This was originally posted here by Luke Schunk, but I wanted to repost because there's some good stuff in here, and because he doesn't actually, like, share links to his notes.
I recently graduated from DevMountain, a 12-week immersive web development bootcamp with campuses in Provo, Salt Lake, and Dallas. I had an overwhelmingly positive experience, and I landed a great job soon after graduation. So for me, the bootcamp was a good choice. I've noticed this disparity, though, between people who attend bootcamps and have a positive experience, and people who have a negative one. Oftentimes this negativity is caused by inability to find a job after finishing up a bootcamp.
Here are three tips to help you end up in the column of success stories.
Perhaps this sounds obvious, but I was surprised about how many people signed up to go to a bootcamp without having any idea of whether or not they liked programming. Some people are lured in by the prospects of landing a shiny new job, and I get that. It's a tempting idea. But, if you don't enjoy what you're doing, it's going to be very hard to succeed. Even if you can get through the bootcamp and land a job, why would you want to start a career doing something you don't enjoy? I spent several months teaching myself to code before going to the bootcamp, so by the time the first day of class came around, I already had a healthy enjoyment for programming.
In a nutshell, the way I landed my job was by learning and doing something that almost nobody in my cohort did. I learned ReactJS, which was not taught heavily as curriculum at the time I attended DevMountain. Really diving into React on my own enabled me to contribute to some open source components at MX (a startup in Utah). When I applied for the apprenticeship at MX, they received a slew of other talented applicants, but I was able to land the job. This was largely due to the fact that they had a rapport with me via back-and-forth communication in pull requests, and my open source contributions gave them confidence I could contribute to their codebase. There are a lot of ways to set yourself apart - learn something different, build something different, contribute to open source, etc. Find something that interests you and dive in.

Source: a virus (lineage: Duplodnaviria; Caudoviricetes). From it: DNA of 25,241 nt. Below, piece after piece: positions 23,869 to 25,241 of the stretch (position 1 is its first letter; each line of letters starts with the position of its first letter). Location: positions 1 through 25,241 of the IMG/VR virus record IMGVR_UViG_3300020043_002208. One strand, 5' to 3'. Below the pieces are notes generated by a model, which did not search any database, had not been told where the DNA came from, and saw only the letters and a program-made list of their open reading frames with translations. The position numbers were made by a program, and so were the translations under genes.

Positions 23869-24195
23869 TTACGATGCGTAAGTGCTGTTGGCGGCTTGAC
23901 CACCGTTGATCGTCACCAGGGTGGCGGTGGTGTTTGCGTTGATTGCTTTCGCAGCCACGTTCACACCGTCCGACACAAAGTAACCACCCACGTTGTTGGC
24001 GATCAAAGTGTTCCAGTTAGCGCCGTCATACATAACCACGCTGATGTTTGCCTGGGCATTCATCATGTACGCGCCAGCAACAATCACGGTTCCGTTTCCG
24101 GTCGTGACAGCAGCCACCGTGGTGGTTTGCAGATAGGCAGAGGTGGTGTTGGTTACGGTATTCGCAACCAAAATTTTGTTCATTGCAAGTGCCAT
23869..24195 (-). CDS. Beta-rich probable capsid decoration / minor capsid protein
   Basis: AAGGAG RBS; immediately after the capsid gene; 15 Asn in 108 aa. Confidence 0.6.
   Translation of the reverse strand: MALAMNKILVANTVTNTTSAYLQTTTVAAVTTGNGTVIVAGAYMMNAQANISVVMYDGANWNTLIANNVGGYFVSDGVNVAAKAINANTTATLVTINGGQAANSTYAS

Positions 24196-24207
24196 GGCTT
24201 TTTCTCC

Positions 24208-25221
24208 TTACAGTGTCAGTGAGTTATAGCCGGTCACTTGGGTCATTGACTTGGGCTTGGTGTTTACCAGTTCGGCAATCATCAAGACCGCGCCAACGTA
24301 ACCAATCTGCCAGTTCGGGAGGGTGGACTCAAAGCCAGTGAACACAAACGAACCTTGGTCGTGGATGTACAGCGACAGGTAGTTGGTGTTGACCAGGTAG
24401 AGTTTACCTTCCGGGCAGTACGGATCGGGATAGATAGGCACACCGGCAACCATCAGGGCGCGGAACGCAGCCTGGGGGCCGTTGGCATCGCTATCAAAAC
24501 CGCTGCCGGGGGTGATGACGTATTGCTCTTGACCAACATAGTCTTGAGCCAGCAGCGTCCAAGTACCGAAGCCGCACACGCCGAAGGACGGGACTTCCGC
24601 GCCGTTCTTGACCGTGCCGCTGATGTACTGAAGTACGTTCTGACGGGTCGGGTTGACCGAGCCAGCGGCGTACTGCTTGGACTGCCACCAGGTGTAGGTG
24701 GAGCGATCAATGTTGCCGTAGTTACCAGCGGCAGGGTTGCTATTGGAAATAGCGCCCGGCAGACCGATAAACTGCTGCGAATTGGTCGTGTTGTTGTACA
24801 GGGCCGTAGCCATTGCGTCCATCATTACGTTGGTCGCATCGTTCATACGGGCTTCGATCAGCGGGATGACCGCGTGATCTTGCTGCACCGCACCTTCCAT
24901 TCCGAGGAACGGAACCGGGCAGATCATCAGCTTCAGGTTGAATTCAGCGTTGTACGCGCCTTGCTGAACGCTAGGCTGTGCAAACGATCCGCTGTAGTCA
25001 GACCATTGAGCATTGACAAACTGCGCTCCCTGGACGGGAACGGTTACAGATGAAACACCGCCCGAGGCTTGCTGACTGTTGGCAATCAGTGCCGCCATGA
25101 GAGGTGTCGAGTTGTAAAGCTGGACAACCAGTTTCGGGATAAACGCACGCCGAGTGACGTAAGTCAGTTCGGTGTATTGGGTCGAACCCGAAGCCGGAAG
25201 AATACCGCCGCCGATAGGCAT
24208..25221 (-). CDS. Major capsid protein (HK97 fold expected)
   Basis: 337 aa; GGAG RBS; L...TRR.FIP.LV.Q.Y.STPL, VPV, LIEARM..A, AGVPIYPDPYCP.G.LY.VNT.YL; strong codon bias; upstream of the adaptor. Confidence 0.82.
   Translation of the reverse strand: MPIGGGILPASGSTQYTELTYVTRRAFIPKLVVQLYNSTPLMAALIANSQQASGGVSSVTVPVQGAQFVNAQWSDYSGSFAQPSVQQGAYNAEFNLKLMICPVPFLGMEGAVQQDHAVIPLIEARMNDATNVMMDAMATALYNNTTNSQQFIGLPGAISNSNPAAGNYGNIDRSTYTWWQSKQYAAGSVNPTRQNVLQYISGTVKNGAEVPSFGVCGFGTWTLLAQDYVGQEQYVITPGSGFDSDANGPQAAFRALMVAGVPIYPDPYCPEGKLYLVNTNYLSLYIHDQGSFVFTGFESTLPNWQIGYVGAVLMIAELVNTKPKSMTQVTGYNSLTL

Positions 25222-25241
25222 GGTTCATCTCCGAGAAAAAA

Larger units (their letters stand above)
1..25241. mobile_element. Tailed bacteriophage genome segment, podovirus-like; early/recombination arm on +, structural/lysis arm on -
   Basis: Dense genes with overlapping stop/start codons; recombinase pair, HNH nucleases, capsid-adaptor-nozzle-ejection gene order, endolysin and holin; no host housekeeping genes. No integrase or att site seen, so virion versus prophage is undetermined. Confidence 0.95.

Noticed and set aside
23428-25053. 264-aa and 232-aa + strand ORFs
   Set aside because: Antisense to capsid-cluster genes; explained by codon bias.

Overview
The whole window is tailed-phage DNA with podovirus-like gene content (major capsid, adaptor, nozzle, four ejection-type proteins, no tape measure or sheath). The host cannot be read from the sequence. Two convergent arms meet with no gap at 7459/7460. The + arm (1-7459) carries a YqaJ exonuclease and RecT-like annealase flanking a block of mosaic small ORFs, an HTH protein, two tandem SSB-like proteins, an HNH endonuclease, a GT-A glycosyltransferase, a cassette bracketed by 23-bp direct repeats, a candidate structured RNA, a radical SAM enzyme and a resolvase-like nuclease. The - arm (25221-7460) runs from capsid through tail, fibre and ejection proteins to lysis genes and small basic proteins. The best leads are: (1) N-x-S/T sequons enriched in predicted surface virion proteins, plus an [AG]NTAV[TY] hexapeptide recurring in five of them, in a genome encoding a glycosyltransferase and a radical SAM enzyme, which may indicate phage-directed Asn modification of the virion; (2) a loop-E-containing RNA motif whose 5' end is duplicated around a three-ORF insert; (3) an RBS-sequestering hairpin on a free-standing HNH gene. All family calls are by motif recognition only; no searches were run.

I prefer the phrase make-connections over 'network'. I hate the idea of business-type-people mingling over cocktails and that's what I used to think of when I heard the word network. What I've found though, is making connections doesn't have to be uncomfortable. Twitter can be an extremely useful tool for chatting with prominent developers in your area, and you can also ask them an occasional question. So not only can you make connections and form relationships, but also you can get some help from experts in the field. Forming relationships on twitter enabled me to speak at my first meetup.
Twitter isn't the only way to have success with this. I've connected with people over linkedin and in person as well. Find what works for you. One last tip on this - it's a lot easier to network when you aren't desperate for a job. When you reach out to someone while you're looking for a job, no matter how well your intentions are, it might come across like you're looking for a handout. I addressed this by networking very early in the bootcamp, so the pressure of finding a job was lifted.
This isn't a ground breaking list of tips, but I was surprised to see people who failed to do one or multiple of these things. Give it a go, and I wish you the best of luck in your new journey as a developer!